Dorothy Crowfoot Hodgkin


This picture of Dorothy Hodgkin is from the Nobel Prize website, which states that she won the prize “for her determinations by X-ray techniques of the structures of important biochemical substances”.

The following biography is quoted from a Public Broadcasting Service (WGBH) site A Science Odyssey: People and Discoveries

Though born in the twentieth century, Dorothy Crowfoot Hodgkin had a typical late-nineteenth century upbringing. She was born in Cairo, Egypt, then a British colony. When Hodgkin was four, the family was back in England and World War I broke out. The parents returned to Egypt, leaving the children with family and governesses for four years. Hodgkin found an interest in chemistry and crystals, a popular hobby for women of leisure in the 1800s. But on her sixteenth birthday, she received a book by William Henry Bragg (a Nobelist in physics) about using x-rays to analyze crystals. She had found her life’s work.

When Hodgkin graduated from Oxford in 1932, jobs were scarce. She found a position in an x-ray crystallography lab studying biological crystals. This technique helped tease out the structure of molecules. Though diagnosed at age 24 with rheumatoid arthritis, she became one of the most skilled crystallographers of her time. In Cambridge and later at Oxford, she always chose projects that no one else thought quite possible. She ran into Ernst Chain one day, who was beaming from his recent animal trials of penicillin. It took four years, but she cracked penicillin’s complex and misleading structure in 1946. That knowledge would help manufacturers create semisynthetic penicillins. Ten years later she announced the structure of vitamin B12, and in 1964 won the Nobel Prize in chemistry. In 1969, she finally solved the puzzle of the structure of insulin.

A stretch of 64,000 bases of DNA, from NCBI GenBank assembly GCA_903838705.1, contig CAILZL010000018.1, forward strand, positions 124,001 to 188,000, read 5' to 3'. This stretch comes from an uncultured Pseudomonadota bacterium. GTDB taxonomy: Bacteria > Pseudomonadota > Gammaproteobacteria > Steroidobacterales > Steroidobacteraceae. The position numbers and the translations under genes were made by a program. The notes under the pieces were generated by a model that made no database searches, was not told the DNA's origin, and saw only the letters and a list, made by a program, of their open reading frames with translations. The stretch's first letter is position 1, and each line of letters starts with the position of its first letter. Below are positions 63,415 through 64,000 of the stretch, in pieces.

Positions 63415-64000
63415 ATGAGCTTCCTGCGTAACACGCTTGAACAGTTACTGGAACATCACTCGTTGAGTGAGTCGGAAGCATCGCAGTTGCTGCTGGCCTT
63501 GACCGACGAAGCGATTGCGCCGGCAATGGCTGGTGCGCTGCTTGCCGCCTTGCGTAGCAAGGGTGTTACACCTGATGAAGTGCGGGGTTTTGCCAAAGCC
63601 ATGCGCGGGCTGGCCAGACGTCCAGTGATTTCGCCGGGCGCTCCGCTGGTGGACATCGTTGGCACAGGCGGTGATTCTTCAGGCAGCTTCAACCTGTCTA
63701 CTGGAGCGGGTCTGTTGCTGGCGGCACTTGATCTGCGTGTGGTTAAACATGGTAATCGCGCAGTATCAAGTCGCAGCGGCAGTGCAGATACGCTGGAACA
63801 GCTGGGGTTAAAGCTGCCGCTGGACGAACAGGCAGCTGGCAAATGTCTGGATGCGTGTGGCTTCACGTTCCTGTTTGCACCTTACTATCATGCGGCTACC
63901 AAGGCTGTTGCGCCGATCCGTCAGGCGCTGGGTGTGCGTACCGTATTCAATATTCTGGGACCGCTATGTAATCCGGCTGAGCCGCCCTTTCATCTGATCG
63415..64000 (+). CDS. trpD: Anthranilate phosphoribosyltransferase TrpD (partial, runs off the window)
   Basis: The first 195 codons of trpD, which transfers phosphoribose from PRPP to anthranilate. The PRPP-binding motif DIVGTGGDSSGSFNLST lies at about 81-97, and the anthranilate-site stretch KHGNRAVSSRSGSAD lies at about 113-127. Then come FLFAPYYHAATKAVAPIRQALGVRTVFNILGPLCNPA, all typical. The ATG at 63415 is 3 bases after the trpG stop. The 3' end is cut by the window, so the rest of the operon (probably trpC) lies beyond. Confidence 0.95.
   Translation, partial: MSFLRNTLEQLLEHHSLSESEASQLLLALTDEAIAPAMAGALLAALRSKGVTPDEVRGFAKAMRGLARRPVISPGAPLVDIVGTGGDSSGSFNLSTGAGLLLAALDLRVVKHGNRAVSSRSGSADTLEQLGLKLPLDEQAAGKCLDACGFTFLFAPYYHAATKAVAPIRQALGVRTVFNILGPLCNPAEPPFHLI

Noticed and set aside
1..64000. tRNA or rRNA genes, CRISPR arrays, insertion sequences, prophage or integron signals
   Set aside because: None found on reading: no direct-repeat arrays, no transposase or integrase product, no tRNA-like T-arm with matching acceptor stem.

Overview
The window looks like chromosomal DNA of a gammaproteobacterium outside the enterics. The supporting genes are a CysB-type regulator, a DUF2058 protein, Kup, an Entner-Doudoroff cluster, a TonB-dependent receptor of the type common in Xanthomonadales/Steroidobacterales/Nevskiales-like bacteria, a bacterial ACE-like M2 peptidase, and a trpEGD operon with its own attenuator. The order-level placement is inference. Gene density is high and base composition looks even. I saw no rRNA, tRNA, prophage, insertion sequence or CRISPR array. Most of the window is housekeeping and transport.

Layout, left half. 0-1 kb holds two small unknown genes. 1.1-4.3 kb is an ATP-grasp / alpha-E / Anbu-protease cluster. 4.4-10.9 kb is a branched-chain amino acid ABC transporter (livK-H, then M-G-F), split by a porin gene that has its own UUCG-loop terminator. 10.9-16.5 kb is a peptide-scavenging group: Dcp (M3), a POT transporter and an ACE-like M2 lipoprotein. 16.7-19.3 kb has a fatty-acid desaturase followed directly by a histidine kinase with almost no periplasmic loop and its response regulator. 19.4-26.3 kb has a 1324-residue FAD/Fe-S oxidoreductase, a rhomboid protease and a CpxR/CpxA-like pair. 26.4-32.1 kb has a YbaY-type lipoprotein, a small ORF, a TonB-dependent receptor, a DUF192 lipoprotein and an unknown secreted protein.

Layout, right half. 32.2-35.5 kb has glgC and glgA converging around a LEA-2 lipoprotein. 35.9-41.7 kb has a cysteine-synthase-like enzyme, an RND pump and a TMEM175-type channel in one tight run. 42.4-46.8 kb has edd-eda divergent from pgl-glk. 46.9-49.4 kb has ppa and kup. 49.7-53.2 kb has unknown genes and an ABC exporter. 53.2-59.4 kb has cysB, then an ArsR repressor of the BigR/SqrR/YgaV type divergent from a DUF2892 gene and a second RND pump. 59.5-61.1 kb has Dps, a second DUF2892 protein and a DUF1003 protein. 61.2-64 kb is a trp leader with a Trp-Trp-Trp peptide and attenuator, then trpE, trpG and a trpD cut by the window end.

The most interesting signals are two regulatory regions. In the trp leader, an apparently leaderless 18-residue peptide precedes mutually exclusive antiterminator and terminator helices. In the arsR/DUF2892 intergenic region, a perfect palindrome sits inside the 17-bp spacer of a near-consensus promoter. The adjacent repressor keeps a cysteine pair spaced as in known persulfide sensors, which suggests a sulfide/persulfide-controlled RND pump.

Since her youth, Hodgkin was involved in organizations promoting peace, such as the League of Nations. Her mother had lost four brothers in World War I. In addition, Hodgkin had organized an international association of crystallographers. In 1953, she was denied a visa to the United States to attend a scientific conferences because she had belonged to Science for Peace, a group that included some communists. She was later allowed into the country with special permission of the attorney general. She retired in 1977, remaining active in peace organizations. In 1990, her passport was approved “for indefinite reentry.” She died in 1994.

Update 5/12/2014:  Thanks to Sam Kome, who pointed out that Hodgkin was honored with a Google doodle.


See this article in the Guardian for a discussion of the doodle.

Thanks to Merrilee Proffitt, who tweeted about these archives.



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